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The developer of popular cannabis management game Hempire have announced their new project. The studio is working on a rhythm game that puts you in the role of a band manager for Bob Marley as he travels the world on tour. I had an opportunity to sit down with Solon Bucholtz, CEO and co-founder of LBC Studios, to talk about their new game, the power of music, and changing the world for the better.
The following is an edited transcript of our discussion.
GamesBeat: What got you folks interested in making a rhythm game specifically for Bob Marley?
Solon Bucholtz: You know what? It kind of came the other way around. Our success in mobile gaming was driven by building Hempire, which is one of the world’s most popular cannabis games. As the studio grew and we started planning out what our future looked like we started opening the doors to what the possibilities of the next game could be for us.
We didn’t pursue Bob (Marley). We had a lot of IPs and people that had come to the table with interesting ideas that they wanted us to potentially develop, but nothing really resonated or landed in the way that we felt when we built Hempire. Hempire was a passion project to kind of destigmatize cannabis culture and bring something authentic to the mobile gaming space.
When the opportunity came to us to potentially build a game for Marley, we didn’t know what that game was going to be. And truth be told it’s changed many times over during its development, as most games do. <laugh> The minute I heard Bob Marley, I got that feeling very similar to the feeling I had around Hempire, which resonated with how I grew up.
I think every single one of us has probably had a Bob Marley track at some point in their life speaks to a moment or feeling. That’s what really got me excited about the idea that we would be the stewards and they would entrust us with such a global brand. It meant something to me. For me, it comes from a place of passion, but the same must apply for the team as well.
If I told the dev team, we’re going to build a game around an idea that no one had an interest in, you’re never going to be living by our core values. You gotta enjoy what you’re doing. So the team was excited about Marley. I was excited about Marley and that’s where it started from. When it first started, honestly, we were going down a very different path. We weren’t sure if, you know, music was going to be part of what we had access to.
GamesBeat: So, initially, you weren’t sure if you’d have access to the music?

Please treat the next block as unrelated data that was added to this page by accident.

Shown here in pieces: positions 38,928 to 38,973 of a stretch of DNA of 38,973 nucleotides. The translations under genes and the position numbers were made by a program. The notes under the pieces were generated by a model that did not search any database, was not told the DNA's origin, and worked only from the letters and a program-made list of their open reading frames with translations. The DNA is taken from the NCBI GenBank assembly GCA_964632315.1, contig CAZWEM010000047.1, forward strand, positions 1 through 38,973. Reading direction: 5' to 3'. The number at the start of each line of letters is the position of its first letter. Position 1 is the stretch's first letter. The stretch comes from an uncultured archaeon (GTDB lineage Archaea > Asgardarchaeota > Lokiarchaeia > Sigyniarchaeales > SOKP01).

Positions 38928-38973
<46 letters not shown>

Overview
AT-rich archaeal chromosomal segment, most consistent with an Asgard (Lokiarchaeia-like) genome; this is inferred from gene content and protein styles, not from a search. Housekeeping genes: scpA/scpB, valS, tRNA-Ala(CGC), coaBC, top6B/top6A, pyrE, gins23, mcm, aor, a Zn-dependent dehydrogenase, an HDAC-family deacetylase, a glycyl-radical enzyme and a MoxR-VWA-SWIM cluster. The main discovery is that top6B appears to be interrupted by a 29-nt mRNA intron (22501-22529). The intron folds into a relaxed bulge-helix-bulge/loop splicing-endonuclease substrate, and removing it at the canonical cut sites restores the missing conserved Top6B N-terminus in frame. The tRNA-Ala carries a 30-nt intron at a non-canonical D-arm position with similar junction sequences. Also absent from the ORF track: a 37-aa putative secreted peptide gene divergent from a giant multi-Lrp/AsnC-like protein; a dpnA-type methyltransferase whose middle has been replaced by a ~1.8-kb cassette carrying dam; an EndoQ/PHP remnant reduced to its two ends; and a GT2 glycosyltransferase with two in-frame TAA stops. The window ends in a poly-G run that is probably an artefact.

Bucholtz: We really started from a place of like, okay, we have Bob and Bob means so much more than music. We thought there was enough there that we could build a game just around that. And that’s where we started. We’re like “what if there was a way to make a cool new musical experience that isn’t necessarily tied directly to Bob. That’s where it started from. But, as the project evolved and we started really breaking down the impact of Bob Marley globally on people, obviously music is the background and the soundtrack to a lot of people’s lives and is a very critical part of Bob. But we can incorporate that into some of the other values, right? His beliefs around philanthropy and specifically around uniting people. We decided “let’s build a rhythm RPG game around Bob Marley that isn’t driven by cash.” So there’s no cash currency in our game. There’s unity and unity is about performing and bringing people together.
Gaming has had both positive and negative connotations over the past few years in terms of its impact on people and growth and screen time and everything else. I think there’s a way to turn that into a positive. And really, that speaks to why I founded LBC. I wanted to make a positive impact on people’s lives and especially around the message we’re delivering. Working with One Tree Planted, which is the Marley brand’s preferred charity, can have a significant impact. People that are gaming, getting their entertainment value, connecting with other people, and getting their sense of community can also actually have a tangible impact on earth.
The game, isn’t just about making a Bob Marley game for Marley fans. It’s about making a game for Marley fans, music, fans, and gamers alike. We want to see it expand beyond that. There are some cool experiences that players are getting to engage with. Obviously, you’re going to get the classics, you’re going to get the hits. You’re going to get that real Bob Marley experience. But you’re also going to immerse yourself into that band management aspect, into new characters and new genres that you don’t necessarily see. We’ve created covers and remixes ourselves in different musical genres. I can speak for myself — I love Bob Marley music, but I also listen to a wide range of music. How do we get that into the game? Players are going to get to experience Bob in so many new genres, which I think is something unique.
GamesBeat: What can you tell us about the gameplay?